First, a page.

Yardmaster is an interesting game. I would suggest its overall message is this: “freedom at a cost”.
Players have the ability to buy what they don’t immediately need in hopes that the investment will soon be useful. This made me immediately think of Alhambra, where players could buy tiles and hold them until they became needed. A Railcar not behind an Engine card is worth zero points, however, and the player won’t get a return on the Cargo cards they spent until the Railcar is on the line. Players have to juggle what they want in the long wrong with what they can use immediately. This caused more than one of our players to pause and really consider each of their action options.
Freedom at a cost can also be found when purchasing Railcars. A player’s first focus in on collecting the right number of Cargo cards for a specific Railcar, but they can shortcut the collection process by using their Exchange Rate tokens. Handy, but also costly. This shortcut allows the player to grab the visible Railcar card, but the cost is often higher, taxing the player time and more Cargo cards then they might want to spend.
The Yardmaster didn’t upset the balance of the game one bit. You might assume (as I did) that having the Yardmaster would give the player a serious advantage. Not the case. Turns out that having one additional action per turn is important, but not game changing. At most, it might allow a player to win the game on their turn instead of waiting for their next turn to achieve the point goal. The use of the Yardmaster actually made the choices the player had to make harder because it was a temporary bonus. Have you ever felt overwhelmed with a gift card because you didn’t know what to use it on? The Yardmaster token is a lot like that. It gives the players an opportunity, but stops short of suggesting if it should be used or how.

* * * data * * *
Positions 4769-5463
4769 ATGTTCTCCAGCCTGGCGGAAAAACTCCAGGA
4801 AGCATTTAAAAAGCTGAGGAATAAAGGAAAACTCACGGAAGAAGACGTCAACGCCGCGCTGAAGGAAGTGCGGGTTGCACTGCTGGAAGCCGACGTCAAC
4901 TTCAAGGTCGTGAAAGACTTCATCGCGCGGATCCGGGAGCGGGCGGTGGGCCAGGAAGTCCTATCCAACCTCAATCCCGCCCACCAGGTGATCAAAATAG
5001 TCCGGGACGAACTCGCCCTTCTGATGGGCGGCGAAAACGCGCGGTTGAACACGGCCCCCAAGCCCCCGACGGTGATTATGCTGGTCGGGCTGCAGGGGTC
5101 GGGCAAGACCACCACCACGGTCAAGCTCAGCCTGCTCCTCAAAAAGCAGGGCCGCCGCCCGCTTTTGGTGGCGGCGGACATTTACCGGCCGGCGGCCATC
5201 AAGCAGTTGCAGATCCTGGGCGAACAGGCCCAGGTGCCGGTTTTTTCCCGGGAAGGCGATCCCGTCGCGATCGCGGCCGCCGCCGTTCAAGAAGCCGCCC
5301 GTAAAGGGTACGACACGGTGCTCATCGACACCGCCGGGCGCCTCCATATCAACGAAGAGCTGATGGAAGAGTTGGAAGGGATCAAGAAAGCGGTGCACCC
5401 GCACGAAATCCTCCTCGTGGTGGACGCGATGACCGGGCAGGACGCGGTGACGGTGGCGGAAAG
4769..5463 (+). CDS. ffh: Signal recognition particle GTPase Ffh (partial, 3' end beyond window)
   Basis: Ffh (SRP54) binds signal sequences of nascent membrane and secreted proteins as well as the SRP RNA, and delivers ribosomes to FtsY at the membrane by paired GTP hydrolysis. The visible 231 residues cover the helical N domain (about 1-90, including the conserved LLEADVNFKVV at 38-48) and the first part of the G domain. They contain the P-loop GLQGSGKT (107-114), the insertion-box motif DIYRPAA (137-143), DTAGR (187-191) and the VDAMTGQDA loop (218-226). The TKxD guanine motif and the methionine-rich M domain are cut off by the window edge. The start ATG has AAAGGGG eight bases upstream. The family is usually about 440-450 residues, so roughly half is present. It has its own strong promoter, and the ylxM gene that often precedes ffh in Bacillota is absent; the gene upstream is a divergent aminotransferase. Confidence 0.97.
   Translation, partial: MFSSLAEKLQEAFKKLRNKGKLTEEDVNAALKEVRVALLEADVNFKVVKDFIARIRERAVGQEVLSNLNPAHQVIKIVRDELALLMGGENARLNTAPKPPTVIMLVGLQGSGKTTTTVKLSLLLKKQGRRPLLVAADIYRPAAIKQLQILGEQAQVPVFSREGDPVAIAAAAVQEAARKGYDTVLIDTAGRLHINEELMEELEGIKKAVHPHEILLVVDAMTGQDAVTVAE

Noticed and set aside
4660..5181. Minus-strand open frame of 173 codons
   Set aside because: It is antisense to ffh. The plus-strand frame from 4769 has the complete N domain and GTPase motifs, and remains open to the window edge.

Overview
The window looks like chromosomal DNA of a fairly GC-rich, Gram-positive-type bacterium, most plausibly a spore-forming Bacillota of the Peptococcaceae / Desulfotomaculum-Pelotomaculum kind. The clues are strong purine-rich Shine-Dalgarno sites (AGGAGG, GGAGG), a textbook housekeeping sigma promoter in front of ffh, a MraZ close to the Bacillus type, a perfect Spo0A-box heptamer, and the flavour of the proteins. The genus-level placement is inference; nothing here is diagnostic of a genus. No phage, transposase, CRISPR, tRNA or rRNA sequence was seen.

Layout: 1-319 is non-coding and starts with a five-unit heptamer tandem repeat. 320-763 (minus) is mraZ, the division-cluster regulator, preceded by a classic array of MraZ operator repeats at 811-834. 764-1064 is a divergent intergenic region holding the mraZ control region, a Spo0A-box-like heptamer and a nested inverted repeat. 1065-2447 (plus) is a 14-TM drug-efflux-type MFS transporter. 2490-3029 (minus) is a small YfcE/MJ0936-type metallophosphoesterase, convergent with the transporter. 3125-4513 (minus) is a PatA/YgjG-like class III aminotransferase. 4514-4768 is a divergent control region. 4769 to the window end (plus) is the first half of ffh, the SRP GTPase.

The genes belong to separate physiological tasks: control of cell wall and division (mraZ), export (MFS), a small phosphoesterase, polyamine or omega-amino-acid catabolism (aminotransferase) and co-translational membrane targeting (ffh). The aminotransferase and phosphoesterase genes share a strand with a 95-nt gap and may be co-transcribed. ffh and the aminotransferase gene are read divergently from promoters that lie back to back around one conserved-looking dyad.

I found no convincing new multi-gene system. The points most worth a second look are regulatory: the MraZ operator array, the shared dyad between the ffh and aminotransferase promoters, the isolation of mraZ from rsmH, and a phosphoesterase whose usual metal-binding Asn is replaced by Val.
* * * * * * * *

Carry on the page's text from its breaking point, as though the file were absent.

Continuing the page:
The Bonus cards were a nice surprise. It made drawing blindly from the Cargo deck a worthwhile action. Since there is no hand size limit, the player can keep their Bonus cards indefinitely. When the player thinks the timing is right, the Bonus cards can come into play and give the player a quick boost. How useful they are, however, depends completely on the player’s timing.
Interestingly enough, the game is a great deal different with 2 players versus 3 or more. A 2-player game is focused on making smart plays at a steady pace. One wrong move, and the player will have a tough time making up for their mistakes. The Yardmaster token will become your best friend and most bitterest of foes. When playing with 3 or more players, the game becomes a race. More risk is taken because there is more time to reflect on past moves and adjust strategies. This was a wonderful surprise as it made Yardmaster all the more interesting and desirable for those looking for a game that could be played different ways.
Yardmaster is a good time. It challenged all our players, while maintaining an atmosphere of casual game play. It’s not any overly difficult game, but it does have enough depth to keep serious gamers seriously interested. It’s also one of those rare gems where no one player runs away with the game, keeping everyone playing involved to the very end. Although it can feel like an uphill battle to catch up if the right cards are not available. As soon as a game was over, all the players (except the player who won) demanded a new game. Now that’s the kind of game I want to play.
If you are big on Train games, then you will enjoy Yardmaster. For a small card game, it does a great job of capturing the logistical nightmare of loading and rolling out freight. Those who do not enjoy Train games will still find Yardmaster to be a pleasant experience. The set collecting and resource management aspects are enough to keep you engaged from the very start without feeling like an overwhelming chore. Do take the time to play this game, as I am certain you will enjoy the ride.
This game was given to Father Geek as a review copy. Father Geek was not paid, bribed, wined, dined, or threatened in vain hopes of influencing this review. Such is the statuesque and legendary integrity of Father Geek.